Reg. section 1.1031(a)-3(a)(2)(ii)(C) includes an extensive laundry list of structures that qualify as inherently permanent. But the IRS and Treasury declined to automatically include installed appliances such as refrigerators, stoves, and dishwashers; sheds and carports; Wi-Fi systems; and trade fixtures that support functions like manufacturing, cooking, or lighting that are semi-permanently affixed to real property as real property. Taxpayers that want to characterize these types of property as real property must use the facts and circumstances test.

The factors for the inherently permanent structure facts and circumstances test are how the assets are affixed to real property, whether the asset is designed to be removed, the damage that removal would cause to the item or to the real property, any circumstances that suggest the expected period of affixation is finite, and the time and expense required to move the asset. The facts and circumstances test is new to section 1031, so it remains to be determined when and how easy it is to apply.

Borden said the broad application of the test in the final regulations is an improvement over the production-of-income test that the proposed regulations applied to machinery. Under that test, some types of property would have been difficult to classify as real property or machinery. For example, an automated car wash is used to produce income from washing cars, but is also permanently affixed to the land, is not designed to be removed or easily removed, likely has an indefinite period of affixation, and if removed, could cause damage to the structure and equipment. Under the final regulations, the analysis focuses solely on the nature of the property and doesn’t require determining whether the item generates income from the car wash business or the ownership of real property, Borden said. That type of analysis is familiar to section 1031 practitioners, and since it treats all property similarly, it’s an improvement over the proposed regulations.

Application of the facts and circumstances test may occasionally cause headaches, but it eliminates one of the larger problems in the proposed regulations for small businesses that the Federation of Exchange Accommodators identified in its comment letter. Under the proposed rules, taxpayers would need a cost segregation study to determine the value of the machinery-like components. The trade group pointed out that “this would be an extraordinary financial burden for a taxpayer of modest means who operates a small business or who leases a building to an operating business.”

Weller said the final regulations were an example of the system of notice and comment working as designed. “They got it wrong and made it right based on comments. I really do applaud the government for rethinking and listening to commenters and coming up with a reasonable approach that will serve taxpayers and the administration well,” he said.

Intangible Assets

One of the open questions following the final rules’ inclusion of specific types of intangibles in the definition of real property is the scope of the items on the “in” list. Under the final rules, options to acquire real property are now within the definition, along with more obvious interests like fee ownership, co-ownership, leases, and easements. The regulations include a catchall for “similar interests,” as long as the “intangible derives its value from real property and is inseparable from that real property or interest in real property.” Some types of stock, securities or other evidence of debt or interest, interests in a partnership, certificates of trust, and choses in action are excluded from the definition.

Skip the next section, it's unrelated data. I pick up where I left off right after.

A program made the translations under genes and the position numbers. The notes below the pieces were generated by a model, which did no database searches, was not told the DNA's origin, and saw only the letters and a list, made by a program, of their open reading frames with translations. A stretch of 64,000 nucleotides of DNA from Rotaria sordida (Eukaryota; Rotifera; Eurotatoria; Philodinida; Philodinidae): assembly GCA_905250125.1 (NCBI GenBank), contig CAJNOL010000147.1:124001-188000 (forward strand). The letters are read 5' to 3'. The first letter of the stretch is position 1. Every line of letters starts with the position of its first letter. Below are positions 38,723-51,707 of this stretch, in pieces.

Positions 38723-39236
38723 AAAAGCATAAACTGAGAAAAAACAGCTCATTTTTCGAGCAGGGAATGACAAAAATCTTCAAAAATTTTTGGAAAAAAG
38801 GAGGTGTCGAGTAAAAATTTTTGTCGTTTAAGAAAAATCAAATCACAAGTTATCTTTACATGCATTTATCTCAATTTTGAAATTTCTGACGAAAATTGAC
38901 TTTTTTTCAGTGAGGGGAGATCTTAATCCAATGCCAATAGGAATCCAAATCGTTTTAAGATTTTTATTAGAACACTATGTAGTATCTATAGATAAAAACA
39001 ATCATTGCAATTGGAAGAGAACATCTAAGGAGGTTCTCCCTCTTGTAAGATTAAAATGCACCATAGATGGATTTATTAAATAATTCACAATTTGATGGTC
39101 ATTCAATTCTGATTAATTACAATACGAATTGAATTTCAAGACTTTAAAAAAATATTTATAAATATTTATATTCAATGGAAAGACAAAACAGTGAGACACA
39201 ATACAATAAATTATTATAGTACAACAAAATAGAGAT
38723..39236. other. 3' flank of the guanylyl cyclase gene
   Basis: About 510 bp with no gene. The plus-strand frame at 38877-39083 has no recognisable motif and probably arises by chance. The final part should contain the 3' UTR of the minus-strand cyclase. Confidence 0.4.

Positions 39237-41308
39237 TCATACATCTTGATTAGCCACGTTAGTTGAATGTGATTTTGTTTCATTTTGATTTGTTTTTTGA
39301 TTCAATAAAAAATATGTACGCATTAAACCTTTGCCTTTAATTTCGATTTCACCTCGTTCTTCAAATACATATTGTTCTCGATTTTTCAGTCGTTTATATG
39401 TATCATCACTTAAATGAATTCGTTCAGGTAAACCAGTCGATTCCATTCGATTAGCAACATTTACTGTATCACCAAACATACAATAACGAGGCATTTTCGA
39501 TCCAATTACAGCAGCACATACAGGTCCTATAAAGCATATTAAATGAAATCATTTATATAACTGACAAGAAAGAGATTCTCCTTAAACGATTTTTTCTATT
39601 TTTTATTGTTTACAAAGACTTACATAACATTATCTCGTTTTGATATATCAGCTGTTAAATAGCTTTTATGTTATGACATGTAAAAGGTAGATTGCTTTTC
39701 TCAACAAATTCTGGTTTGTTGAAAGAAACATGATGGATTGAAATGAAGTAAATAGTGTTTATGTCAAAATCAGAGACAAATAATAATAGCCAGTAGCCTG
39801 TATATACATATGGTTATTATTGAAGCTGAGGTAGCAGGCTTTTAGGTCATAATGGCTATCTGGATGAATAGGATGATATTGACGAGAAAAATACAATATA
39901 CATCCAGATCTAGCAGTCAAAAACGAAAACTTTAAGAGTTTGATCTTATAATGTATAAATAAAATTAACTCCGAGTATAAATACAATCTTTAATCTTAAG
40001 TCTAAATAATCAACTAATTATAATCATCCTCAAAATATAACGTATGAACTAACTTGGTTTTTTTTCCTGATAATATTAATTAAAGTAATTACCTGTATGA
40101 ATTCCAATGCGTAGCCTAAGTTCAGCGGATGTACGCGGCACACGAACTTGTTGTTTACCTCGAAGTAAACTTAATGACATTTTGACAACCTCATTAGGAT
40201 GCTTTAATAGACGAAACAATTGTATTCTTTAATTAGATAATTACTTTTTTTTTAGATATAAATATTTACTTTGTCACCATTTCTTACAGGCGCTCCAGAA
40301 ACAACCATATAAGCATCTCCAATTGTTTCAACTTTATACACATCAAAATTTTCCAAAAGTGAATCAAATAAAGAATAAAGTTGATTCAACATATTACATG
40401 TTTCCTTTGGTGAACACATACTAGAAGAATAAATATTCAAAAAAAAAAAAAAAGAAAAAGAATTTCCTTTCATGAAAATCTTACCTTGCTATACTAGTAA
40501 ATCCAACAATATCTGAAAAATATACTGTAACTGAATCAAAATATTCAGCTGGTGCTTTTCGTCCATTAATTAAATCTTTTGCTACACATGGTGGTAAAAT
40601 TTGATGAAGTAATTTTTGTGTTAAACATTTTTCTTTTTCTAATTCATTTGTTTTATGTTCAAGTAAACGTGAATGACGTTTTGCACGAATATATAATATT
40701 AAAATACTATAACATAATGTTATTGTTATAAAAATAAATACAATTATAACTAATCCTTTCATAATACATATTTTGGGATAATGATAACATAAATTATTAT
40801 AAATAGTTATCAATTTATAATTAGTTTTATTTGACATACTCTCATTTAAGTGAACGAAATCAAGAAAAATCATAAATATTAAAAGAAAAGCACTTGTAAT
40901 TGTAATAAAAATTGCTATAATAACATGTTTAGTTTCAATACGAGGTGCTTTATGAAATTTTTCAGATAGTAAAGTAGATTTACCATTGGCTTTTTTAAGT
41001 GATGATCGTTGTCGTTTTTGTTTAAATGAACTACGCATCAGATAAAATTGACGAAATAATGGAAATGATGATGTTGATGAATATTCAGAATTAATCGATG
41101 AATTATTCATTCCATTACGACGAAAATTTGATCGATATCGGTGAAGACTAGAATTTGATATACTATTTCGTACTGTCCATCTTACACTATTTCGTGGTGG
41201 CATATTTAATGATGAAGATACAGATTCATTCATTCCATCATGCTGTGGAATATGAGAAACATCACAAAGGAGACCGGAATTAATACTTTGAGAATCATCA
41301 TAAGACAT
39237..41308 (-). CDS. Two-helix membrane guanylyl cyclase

The final rules partially address the long-standing question whether and how gain can be deferred under section 1031 on an in-the-money option to buy real estate. Including options on the list of intangible real property in the final regulations is helpful, but “we don’t know what like-kind assets you can acquire if you sell an option,” Weller noted. The range of possibilities of what is like-kind to an option is wide, and future guidance might be needed if the IRS decides to narrow it.

On the broader end of the spectrum is allowing options to be exchanged for fee interests. However, if it’s possible only to exchange an option for another option, the term of the options might matter. Weller said the question of how equivalent the terms of leases must be could provide an analogy, but that no authority speaks to whether leases must have the same term lengths or whether they can be bifurcated. He said guidance in the form of a revenue ruling would be helpful to avoid taxpayers taking inconsistent positions.

The catchall category of intangible real property both is welcome and leaves some uncertainty, although on balance it should be helpful to taxpayers. The list of intangibles that are real property is helpful, but observers may question whether a contract to buy real property is similar to an option and should come within the definition of real property, Borden said. He noted that case law distinguishes between an option and a contract outside the section 1031 context, but because a contract to purchase property derives its value from the real property and is inseparable from real property, it appears to come within the definition of real property under the final regulations for section 1031 purposes.

The $25,000 Error and Future Guidance

A “scrivener’s error” has persisted in the examples in reg. section 1.1031(k)-1(d)(2) for the past 29 years, and at long last the final regs rectify the computational discrepancy. Example 3 explained that a barn on two acres of land has “a fair market value of $250,000 ($187,500 for the barn and underlying land and $87,500 for the remaining land).” The incorrect numbers were repeated several times. This error never really tripped up any taxpayers or advisers because the rest of the example makes clear that the total value of the replacement property is $250,000, not $275,000, but it’s been a small thorn in the side of the drafters of the section 1031 rules for nearly three decades. So although that example has nothing to do with the rest of the proposed regulations that were finalized, the IRS took the opportunity to change “$87,500” to “$62,500” and save future readers of the examples from pausing to contemplate the addition.

The preamble to the final regs says guidance on the interaction between the bonus depreciation rules in section 168 and the section 1031 rules is beyond the scope of these regs. But it promises that the IRS and Treasury will consider how those rules work together.